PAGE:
Oatmeal balls are a healthy snack option because they provide a balance of nutrients and energy-sustaining carbohydrates.
- The nut butter and oats provide protein, healthy fats, and fiber, which help to keep your child feeling satisfied and energized.
- The flax seeds provide fibre and omega 3 fatty acids.
- The added sweetness from the honey (or other sweetener) makes the oatmeal balls a tasty treat that your child will enjoy, while the small amount of sugar is modest and not overloading.
Oatmeal balls are also easy to pack and take on the go, making them a convenient snack option for busy families.
How Can I Store This Recipe? Can They be Frozen?
Oatmeal balls can be stored in an airtight container in the refrigerator for up to a week, or they can be frozen for up to three months. To freeze oatmeal balls, simply place them in a single layer on a parchment-lined baking sheet and place them in the freezer until they are firm. Once frozen, transfer the oatmeal balls to an airtight container or zip-top bag and store them in the freezer until you are ready to eat them. To thaw frozen oatmeal balls, simply transfer them to the refrigerator or allow them to come to room temperature on the counter. You can also thaw them quickly by placing them in the microwave for a few seconds or put the sealed container into a warm-water bath for a few minutes.
With a little bit of creativity and some simple ingredients, you can make a batch of delicious and healthy oatmeal balls your toddler will love. Feel free to double or triple the recipe! If your toddler is anything like our kids, these oatmeal balls will disappear faster than you can say ‘happy snacking’!
Learn How to Make These Toddler Friendly Oat Balls:
Toddler Friendly Oat Balls
- 1 cup oats
- ⅓ cup nut butter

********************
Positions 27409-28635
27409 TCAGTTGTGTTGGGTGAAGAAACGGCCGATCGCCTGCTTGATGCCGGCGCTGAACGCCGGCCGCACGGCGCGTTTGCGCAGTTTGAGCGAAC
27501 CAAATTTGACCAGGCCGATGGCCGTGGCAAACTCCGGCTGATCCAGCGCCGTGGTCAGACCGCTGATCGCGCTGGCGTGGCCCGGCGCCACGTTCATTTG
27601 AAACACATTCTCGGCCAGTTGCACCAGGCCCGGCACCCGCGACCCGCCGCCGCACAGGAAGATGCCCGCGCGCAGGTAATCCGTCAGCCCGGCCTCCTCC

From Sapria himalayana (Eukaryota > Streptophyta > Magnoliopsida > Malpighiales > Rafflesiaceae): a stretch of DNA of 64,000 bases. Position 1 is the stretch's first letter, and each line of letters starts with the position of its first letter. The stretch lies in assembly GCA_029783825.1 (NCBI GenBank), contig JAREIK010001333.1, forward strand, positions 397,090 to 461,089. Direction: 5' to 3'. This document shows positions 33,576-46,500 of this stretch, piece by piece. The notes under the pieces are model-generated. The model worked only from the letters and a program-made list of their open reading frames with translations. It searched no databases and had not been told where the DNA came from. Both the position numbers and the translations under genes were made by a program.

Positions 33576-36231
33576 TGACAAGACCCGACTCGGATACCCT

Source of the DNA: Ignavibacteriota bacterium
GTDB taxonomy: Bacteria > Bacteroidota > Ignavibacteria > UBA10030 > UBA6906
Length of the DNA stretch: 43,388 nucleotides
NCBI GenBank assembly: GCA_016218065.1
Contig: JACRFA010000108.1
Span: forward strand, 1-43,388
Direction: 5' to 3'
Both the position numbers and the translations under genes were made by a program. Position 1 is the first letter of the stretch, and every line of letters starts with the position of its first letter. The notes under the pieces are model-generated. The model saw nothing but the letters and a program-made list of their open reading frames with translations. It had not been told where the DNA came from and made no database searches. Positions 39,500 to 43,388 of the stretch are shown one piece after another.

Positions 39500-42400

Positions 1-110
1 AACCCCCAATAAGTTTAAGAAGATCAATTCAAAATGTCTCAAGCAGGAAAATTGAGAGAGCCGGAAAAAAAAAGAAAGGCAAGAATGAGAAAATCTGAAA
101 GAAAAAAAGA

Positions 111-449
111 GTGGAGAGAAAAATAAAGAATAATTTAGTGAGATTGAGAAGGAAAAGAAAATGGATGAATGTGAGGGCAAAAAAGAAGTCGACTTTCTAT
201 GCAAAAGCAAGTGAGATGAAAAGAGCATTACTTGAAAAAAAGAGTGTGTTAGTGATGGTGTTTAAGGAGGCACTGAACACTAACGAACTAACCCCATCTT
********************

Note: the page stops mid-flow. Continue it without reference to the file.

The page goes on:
- 2 tbsp ground flax
- 2 tbsp honey
- 1 tsp vanilla
- ¼ tsp cinnamon
- 1 tbsp mini chocolate chips optional
- In a medium bowl, combine the oats, nut butter, honey, ground flax, vanilla extract, and cinnamon. Mix well until the ingredients are well combined and the mixture forms a sticky dough. Alternatively, you can combine the ingredients in a food processor.
- If the dough is having a hard time coming together, you can add 1 tsp of water to make it more sticky.
- Stir in the chocolate chips (if using).
- Scoop out spoonfuls of the mixture and roll them into balls using your hands. The size of the balls will depend on your preference, but aim for a size that is appropriate for your toddler to handle.
- Place the oatmeal balls on a parchment-lined baking sheet and refrigerate until firm, about 1 hour.
- Once the oatmeal balls are firm, transfer them to an airtight container and store in the refrigerator for up to a week, or in the freezer for up to three months.
- To serve, allow the oatmeal balls to come to room temperature. You can do this by placing them on the counter, thawing them in the refrigerator, or by placing them in a sealed container in warm water for a few minutes. Enjoy!
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A huge shoutout to University of Manitoba human nutritional sciences practicum student, Manvir Bhamra, for her tremendous work in contributing her writing and recipe development skills to this post!